In this Article, we have shared a review and a free pdf download link (Google Drive) of Macleod’s Clinical Diagnosis 2nd Edition 2018 PDF.
Macleod’s Clinical Diagnosis demonstrates how to apply the core clinical skills learned from the companion textbook Macleod’s Clinical Examination to maximum advantage. Charting the course from routine work-up to diagnosis, this book presents a modern and realistic approach to clinical assessment and explains how to integrate information obtained from the history, examination, bedside tests and specialised investigations.
- The first section Principles of clinical assessment examines different approaches to diagnosis, reviews the fundamental elements necessary for accurate patient assessment, provides a helpful template for a ‘routine workup’ and describes how to adapt the assessment to fit the clinical context.
- The second core section of the book Assessment of common presenting problems contains a series of ‘diagnostic guides’ that lead the reader, step-by-step through the major presenting problems in medicine and surgery, explaining how to recognise red flag features, eliminate life-threatening conditions and generate a logical differential diagnosis.
- This book has been praised as an invaluable resource for senior medical students and junior doctors as they attempt to make the difficult transition from mastering basic clinical skills to assessing patients in the real world of clinical medicine
These, or similar platitudes, will be familiar to most students in clinical training. Many, however, notice a ‘disconnect’ between the importance ascribed to basic clinical skills during teaching and the apparent reliance on sophisticated investigations in the parallel world of clinical practice. Modern diagnostics have radically altered the face of medical practice; clinical training is still catching up. The author of Macleod’s Clinical Diagnosis 2nd Edition 2018 recognizes that teachers and textbooks frequently fall into the trap of eulogizing clinical assessment rather than explaining its actual role in contemporary diagnosis.
Yet we come to praise the clinical assessment, not to bury it The history may not, by itself, deliver the diagnosis in 90% of cases but it is essential in all cases to generate a logical differential diagnosis and to guide rational investigation and treatment. In many ‘developed’ countries, some so-called classical physical signs are rare and certain aspects of the clinical examination have been marginalized by novel imaging techniques and disease biomarkers.
Nevertheless, a focused clinical examination is critical to recognizing the sick patient, raising red flags identifying unsuspected problems and, in some cases, revealing signs that cannot be identified with tests (for example, the mental state examination). Macleod’s Clinical Diagnosis 2nd Edition 2018 fulfils this need. Our aim is to show you how to use your core clinical skills to maximum advantage. We offer a grounded and realistic approach to clinical diagnosis with no bias towards any particular element of the assessment.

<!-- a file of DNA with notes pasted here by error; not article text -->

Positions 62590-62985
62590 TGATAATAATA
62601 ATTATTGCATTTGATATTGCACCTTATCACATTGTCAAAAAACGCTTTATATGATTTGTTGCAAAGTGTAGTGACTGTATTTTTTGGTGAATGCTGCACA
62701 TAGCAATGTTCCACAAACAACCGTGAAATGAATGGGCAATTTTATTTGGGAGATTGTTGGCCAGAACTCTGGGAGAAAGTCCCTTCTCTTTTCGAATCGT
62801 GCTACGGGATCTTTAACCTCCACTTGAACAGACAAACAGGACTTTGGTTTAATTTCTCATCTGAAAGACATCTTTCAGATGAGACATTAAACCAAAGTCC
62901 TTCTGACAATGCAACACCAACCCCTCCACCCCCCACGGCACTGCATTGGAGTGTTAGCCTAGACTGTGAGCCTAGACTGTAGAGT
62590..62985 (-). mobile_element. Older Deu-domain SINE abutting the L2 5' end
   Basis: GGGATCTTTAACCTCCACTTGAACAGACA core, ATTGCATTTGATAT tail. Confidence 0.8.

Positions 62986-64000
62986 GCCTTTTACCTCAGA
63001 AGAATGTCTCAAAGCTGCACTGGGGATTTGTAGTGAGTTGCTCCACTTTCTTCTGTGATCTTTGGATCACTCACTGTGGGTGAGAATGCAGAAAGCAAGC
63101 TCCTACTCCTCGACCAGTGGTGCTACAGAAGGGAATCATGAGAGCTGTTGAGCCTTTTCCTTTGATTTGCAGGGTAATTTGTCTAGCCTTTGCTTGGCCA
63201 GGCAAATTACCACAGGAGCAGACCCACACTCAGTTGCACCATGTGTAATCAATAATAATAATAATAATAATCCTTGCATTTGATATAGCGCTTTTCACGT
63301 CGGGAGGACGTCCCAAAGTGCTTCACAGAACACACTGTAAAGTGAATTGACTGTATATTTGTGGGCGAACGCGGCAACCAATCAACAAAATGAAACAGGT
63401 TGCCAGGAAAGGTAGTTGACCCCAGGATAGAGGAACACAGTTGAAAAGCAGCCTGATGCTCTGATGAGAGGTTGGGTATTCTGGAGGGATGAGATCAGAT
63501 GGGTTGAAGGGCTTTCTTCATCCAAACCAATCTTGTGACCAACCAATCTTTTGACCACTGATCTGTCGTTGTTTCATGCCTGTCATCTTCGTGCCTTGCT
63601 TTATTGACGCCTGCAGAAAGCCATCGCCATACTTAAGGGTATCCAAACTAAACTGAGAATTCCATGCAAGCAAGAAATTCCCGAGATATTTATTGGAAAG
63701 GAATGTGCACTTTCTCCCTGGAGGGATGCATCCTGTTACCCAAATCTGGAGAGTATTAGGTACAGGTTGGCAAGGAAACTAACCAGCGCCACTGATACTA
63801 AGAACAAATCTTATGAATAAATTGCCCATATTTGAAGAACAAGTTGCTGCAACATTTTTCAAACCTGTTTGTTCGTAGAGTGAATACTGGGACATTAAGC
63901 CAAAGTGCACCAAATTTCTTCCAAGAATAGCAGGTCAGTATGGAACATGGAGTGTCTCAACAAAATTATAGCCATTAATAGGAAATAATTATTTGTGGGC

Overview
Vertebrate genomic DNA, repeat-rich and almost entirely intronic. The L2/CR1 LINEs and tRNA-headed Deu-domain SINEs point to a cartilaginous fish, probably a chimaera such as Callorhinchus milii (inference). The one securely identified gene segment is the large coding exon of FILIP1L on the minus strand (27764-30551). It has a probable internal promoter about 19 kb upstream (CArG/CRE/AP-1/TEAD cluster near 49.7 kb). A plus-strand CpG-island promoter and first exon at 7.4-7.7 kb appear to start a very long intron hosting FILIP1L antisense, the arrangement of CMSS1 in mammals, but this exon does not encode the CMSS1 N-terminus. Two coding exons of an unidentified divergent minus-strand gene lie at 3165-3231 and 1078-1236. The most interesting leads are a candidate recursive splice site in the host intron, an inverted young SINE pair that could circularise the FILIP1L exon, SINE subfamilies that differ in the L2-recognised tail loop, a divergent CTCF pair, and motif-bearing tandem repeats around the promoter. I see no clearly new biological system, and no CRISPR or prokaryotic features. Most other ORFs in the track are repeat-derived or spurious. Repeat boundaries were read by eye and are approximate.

Where appropriate, we acknowledge the limitations of the history and examination and direct you to the necessary investigation. The author also highlights those instances where the diagnosis is critically dependent on basic clinical assessment, thereby demonstrating its vital and enduring importance. Author wish you every success in your training and practice and hope that this Macleod’s Clinical Diagnosis 2nd Edition 2018 book provides at least some small measure of assistance.
- A unique book allowing a reader to apply the skills of clinical examination in the formulation of a differential diagnosis and placing a patient’s symptoms in context.
- Takes a problem-based approach to diagnostic reasoning, reflecting both modern medical and current educational practices.
- Builds on the clinical skills outlined in the companion Macleod’s Clinical Examination textbook.
Part 1 Principles of clinical assessment.
- What’s in a diagnosis?
- Assessing patients: a practical guide.
- The diagnostic process
Part 2 Assessment of common presenting problems.
- Abdominal pain.
- Breast lump
- Chest pain
- Coma and altered consciousness
- Confusion: delirium and dementia
- GI haemorrhage haemorrhage: haematemesis and rectal bleeding
- Joint swelling
- Leg swelling
- Limb weakness
- Low back pain
- Mobility problems: falls and immobility
- Nausea and vomiting
- Rash: acute generalised skin eruption
- Red eye
- Scrotal swelling
- Transient loss of consciousness: syncope and seizures
- Urinary incontinence
- Vaginal bleeding
- Weight loss.
Consultant Cardiologist, Royal Infirmary of Edinburgh; Honorary Clinical Senior Lecturer, University of Edinburgh, UK
Honorary Professor of Accident and Emergency Medicine and Surgery, University of Edinburgh, Edinburgh, UK
Consultant Physician, St. John’s Hospital, Livingston and Edinburgh Centre for Endocrinology and Diabetes, Edinburgh, UK.
Consultant and NRS Career Researcher Clinician in Emergency Medicine, Royal Infirmary of Edinburgh; Honorary Reader, University of Edinburgh, UK.
Specialist Registrar in General Surgery, Royal Infirmary of Edinburgh, Edinburgh, UK.
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